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  11. Hi, This is semi-random but I am wondering since you arent affraid of germs, how often your kiddos get sick? I am deathly terrified of the things....I am always saying ''dont touch that'' and constantly wiping things down in public places....are all my efforts and stress over avoiding sickness in vain?! Does it really make a difference?

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    1. My kids really don't get sick much. I think it's kind of a the chicken or the egg thing. Do my kids not get sick because I don't worry about germs? Or do I not worry about germs because my kids don't get sick? I don't know. But I don't worry about germs or wiping or sanitizing things and my kids are rarely sick and have never had anything serious. I hope I didn't just jinx it.

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    2. When I was pregnant with my 1st daughter (2011), I listened to an interview on NPR radio with an immunologist, an allergy doctor, and someone else (can't recall) and the topic was the rise in food related and other types of allergies in the US. Although they were clear to point out that they didn't exactly know why (meaning not a lot of studies had been done or hard empirical data I guess) and they were only surmising, but they said that kids who grew up on farms and were exposed to what we consider more "germy" environments typically had fewer allergies. Their theory was that because they were exposed to germs in the normal course of their daily lives from the beginning, their immune system developed at a normal pace. My husband grew up on a cattle farm and when I told him what I heard, he said "well, that settles it, this kid is going to spend a lot of time at the farm and we can even have her walk barefoot through the manure pile." Okay, she hasn't literally done that, but we do spend a lot of time over there and anecdotally, not any of his 7 siblings, nor any of the 12 grandchildren that frequent my in-laws farm have any allergies that I am aware of. Totally anecdotal evidence, but just thought I would share our experience as I don't worry about germs very much either. I figure it is just helping her immune system develop. She has rarely gotten sick in her 2 1/2 years. But, yeah, I am hoping I haven't jinxed that now as well. :)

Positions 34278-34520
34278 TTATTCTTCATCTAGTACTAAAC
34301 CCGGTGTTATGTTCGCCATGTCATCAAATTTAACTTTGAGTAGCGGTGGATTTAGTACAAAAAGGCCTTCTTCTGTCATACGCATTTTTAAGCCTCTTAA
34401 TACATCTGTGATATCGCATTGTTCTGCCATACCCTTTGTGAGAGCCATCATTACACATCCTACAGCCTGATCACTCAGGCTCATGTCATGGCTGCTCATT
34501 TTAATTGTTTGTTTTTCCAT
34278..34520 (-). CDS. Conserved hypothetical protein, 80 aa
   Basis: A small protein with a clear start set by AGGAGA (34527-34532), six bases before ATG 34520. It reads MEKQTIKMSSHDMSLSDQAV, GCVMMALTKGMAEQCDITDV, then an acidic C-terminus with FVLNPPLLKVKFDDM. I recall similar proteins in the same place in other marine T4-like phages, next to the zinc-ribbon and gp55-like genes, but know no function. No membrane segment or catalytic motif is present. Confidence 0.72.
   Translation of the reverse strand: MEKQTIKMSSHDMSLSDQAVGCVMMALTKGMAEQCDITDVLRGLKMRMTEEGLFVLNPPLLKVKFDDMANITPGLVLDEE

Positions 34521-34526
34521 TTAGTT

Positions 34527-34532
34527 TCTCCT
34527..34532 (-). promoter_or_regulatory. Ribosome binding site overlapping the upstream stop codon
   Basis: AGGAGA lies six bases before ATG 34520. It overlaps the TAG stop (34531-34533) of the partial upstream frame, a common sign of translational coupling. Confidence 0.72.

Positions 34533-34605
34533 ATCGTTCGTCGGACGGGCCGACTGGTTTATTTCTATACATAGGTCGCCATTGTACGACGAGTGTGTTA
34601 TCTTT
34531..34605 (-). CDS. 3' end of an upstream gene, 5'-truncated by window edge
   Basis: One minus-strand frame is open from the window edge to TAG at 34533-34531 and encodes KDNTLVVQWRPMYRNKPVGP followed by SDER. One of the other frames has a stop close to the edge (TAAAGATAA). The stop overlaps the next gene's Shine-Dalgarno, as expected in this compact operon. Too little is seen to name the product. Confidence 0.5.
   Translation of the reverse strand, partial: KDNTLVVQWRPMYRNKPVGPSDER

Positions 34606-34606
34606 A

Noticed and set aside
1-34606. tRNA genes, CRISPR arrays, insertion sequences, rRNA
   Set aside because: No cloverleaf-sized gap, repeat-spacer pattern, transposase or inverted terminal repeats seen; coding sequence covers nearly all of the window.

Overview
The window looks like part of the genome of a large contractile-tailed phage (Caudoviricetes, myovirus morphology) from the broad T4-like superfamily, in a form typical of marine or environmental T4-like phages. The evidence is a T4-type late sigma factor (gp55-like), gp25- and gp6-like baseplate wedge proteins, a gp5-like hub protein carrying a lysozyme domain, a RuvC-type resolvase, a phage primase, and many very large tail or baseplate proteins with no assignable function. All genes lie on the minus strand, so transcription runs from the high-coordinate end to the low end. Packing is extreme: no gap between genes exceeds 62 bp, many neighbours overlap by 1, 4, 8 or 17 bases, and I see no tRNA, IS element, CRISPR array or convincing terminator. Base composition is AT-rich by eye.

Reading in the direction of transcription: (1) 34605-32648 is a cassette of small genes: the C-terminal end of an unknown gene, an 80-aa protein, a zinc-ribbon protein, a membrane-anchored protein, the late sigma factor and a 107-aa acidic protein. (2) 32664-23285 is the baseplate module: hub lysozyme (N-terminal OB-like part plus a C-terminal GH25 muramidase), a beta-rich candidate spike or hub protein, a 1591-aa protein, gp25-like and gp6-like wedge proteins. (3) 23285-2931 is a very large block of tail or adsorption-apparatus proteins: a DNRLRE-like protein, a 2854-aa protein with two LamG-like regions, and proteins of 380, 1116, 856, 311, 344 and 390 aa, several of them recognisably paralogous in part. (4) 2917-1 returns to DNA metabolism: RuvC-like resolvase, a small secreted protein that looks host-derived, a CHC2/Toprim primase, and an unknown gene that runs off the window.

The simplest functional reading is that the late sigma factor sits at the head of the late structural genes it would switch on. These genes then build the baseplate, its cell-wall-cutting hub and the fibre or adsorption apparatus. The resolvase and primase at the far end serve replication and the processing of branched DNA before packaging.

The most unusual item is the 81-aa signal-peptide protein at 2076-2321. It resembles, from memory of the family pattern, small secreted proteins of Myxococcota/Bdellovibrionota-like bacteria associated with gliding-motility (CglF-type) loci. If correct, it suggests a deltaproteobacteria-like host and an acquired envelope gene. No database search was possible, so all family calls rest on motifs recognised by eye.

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  12. I love this, LOVE the message you're letting sink in to your kids by letting them pick up trash. But I have a serious concern. I know a number of women who have found used syringes at playgrounds. In nice-ish, suburban areas. I have not, but I have found used condoms. Lovely, isn't it? I don't let my kids pick up trash because they can't differentiate between trash that is and is not "safe." And I'm not about to follow them around the playground. How would (have) you handle(d) this situation?

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    1. I think it comes down to a risk-reward assessment, at least for me. There is a risk of my child encountering super gross or dangerous trash. But, even encountering it is pretty low. Then maybe he'll pick it up, maybe he won't. Then, for it to go from gross to dangerous, the condom or syringe would have had to be used by someone with a communicable disease. Recently enough for the virus to still be alive. Then my child would have to actually get stuck with the needle or broken glass of the syringe or actually get bodily fluids from the condom into an open wound. Then, even if all that happened, and he was exposed, he would still have to contract the disease.

      There is a risk, but it's so small that to me it's just not worth worrying about.

      I don't have numbers or anything, but I'd imagine he's as likely to be seriously injured on the play equipment, and much more likely to be injured in or by a car on the way there or back.

      It's easy for me to say, because I'm not naturally a worrier about risks like that.

      But for me, the rewards of playing at the park and of helping our fellow man and of learning good stewardship outweigh the small risks, that I acknowledge are there.

      So, the way I handle it is the way I handle everything else, which is just to hope for the best. But I know not everyone would be comfortable with that. So you can always help your fellow man by doing something I'm uncomfortable with, like making phone calls.